In September, Mount Pleasant retailers followed the overall national trend in retail increases and surpassed it in particular markets.
U.S. retail sales rose across the country in September, exceeding the expectations of economists. This rise was the largest seen in the past seven months, according to data from
the U.S. Department of Commerce.
Nationwide, the biggest drop in the month was seen in grocery stores with a 0.3 percent decline, but Mount Pleasant grocery stores experienced the opposite.
Sarah Christensen, general manager at Greentree Natural Grocery, 214 N. Franklin St., said the store recorded an increase.
“Our sales grew about seven percent in September,” Christensen said.
Christensen said the renovation the store underwent and other improvements may be the reason for the increase in sales.
“We are trying to create a better experience for our customers,” Christensen said.
Ric’s Food Center, 705 S. Mission St., also went against the national trend.
Tom Baumann, Ric’s vice president of operations, said the Mount Pleasant location, as well as the other stores have been doing very well over the past few weeks.
“We have had a few events that have helped us a lot,” Baumann said. “The annual meat sale is a big contributor and there have been a few home games this fall.”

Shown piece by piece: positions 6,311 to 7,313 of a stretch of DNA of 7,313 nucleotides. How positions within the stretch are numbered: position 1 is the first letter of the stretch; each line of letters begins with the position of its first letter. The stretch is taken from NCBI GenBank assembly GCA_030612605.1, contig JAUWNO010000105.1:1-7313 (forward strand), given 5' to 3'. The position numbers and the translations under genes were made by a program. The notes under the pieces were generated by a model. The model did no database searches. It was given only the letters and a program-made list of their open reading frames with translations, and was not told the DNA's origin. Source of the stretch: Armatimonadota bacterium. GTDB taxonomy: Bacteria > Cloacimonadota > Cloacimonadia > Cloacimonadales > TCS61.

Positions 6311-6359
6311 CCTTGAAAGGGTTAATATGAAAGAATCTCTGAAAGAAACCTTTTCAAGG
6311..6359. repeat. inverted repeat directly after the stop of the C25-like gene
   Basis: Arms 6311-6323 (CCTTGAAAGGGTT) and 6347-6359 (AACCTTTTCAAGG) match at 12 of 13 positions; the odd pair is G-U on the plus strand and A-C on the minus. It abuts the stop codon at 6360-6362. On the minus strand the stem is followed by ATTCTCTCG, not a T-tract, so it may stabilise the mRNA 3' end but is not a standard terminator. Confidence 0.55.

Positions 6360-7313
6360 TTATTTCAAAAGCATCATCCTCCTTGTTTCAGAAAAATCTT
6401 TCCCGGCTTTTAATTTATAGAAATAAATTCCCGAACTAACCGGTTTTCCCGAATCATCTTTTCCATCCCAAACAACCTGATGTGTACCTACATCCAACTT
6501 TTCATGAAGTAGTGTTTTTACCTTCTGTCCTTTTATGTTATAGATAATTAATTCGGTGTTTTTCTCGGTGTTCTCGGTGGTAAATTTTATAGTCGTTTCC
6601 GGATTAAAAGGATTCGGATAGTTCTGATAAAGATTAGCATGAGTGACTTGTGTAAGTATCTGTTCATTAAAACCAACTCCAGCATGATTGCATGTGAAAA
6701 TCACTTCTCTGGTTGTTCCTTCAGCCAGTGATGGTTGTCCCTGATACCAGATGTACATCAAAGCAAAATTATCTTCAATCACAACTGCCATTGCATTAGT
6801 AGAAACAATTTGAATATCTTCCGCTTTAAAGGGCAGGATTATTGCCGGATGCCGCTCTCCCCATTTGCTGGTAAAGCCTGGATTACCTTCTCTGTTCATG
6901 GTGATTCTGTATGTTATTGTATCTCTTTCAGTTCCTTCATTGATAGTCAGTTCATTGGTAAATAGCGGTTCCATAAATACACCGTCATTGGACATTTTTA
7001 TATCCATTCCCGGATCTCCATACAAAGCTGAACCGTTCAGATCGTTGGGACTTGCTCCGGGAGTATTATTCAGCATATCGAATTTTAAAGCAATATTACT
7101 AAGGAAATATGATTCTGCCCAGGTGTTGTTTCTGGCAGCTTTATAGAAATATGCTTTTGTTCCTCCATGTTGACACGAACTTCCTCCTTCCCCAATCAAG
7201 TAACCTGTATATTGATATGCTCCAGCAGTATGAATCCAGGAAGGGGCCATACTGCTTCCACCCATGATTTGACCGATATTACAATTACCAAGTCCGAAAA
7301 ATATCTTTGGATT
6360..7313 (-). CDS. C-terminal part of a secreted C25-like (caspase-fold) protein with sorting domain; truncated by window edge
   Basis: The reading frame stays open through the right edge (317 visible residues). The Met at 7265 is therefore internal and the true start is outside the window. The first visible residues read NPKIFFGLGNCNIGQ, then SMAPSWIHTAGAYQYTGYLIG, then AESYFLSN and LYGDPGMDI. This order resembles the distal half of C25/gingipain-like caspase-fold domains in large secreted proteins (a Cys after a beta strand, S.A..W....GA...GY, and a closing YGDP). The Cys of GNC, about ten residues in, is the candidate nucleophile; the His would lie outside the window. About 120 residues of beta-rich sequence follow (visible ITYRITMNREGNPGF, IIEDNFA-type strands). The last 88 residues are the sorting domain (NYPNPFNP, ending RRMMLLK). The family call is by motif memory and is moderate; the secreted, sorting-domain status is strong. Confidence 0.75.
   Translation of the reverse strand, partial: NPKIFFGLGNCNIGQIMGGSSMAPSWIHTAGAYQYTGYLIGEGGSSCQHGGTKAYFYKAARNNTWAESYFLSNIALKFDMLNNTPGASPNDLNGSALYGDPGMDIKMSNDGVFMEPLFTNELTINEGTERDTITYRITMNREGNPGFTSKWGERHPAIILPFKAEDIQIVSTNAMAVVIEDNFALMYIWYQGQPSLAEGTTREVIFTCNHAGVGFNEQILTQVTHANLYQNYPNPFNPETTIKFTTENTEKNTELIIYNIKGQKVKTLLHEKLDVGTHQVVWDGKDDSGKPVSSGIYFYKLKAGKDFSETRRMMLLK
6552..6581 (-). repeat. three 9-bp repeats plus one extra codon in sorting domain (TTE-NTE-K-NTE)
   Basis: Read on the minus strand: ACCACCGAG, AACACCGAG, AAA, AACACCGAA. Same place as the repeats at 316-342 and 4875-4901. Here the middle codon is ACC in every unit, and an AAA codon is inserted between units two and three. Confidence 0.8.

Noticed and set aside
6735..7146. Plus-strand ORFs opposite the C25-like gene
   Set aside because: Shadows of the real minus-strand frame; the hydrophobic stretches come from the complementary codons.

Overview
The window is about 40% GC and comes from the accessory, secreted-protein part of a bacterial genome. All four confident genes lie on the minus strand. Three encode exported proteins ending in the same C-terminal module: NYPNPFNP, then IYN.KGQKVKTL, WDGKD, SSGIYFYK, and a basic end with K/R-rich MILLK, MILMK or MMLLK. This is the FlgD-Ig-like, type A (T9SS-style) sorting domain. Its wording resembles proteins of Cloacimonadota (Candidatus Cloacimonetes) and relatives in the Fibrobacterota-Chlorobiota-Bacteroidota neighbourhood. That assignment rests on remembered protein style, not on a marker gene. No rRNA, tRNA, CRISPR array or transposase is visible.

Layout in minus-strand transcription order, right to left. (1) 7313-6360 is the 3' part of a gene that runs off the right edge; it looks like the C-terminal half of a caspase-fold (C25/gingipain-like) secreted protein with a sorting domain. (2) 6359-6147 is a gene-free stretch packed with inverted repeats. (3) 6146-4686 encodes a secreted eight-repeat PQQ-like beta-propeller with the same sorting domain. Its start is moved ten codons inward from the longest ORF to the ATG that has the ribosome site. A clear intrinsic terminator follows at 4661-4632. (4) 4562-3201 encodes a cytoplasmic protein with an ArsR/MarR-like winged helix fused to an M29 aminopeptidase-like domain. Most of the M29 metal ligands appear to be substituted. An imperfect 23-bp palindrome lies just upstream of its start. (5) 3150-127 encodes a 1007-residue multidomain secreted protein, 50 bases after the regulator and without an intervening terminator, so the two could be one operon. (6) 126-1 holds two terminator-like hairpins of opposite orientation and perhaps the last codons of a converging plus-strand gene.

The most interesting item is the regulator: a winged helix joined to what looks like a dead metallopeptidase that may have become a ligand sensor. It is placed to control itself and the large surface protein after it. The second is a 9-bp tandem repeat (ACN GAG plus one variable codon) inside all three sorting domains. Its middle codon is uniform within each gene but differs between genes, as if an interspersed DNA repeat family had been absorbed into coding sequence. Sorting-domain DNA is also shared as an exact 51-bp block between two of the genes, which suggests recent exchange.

Christopher Bailey, assistant professor of economics, said he believes the economy will continue to grow slowly.
“It is certainly not a strong economy, but is now stronger than it was in the summer,” Bailey said.
Grocery stores were not the only retailers in Mount Pleasant that went against the national norm.
The owner of The Book Garden, Richard Templeman, said his store did not follow the trend of decreasing sales like bookstores did in the national average.
“We have been doing consistently well,” Templeman said.
He said September is generally a slower month downtown and there was no increase or decrease.
Templeman said he expects to see the biggest increase in sales to come in late October due to downtown events like Girls Night Out and the Dickens Christmas Festival.
“Holiday season hasn’t kicked in yet,” Templeman said.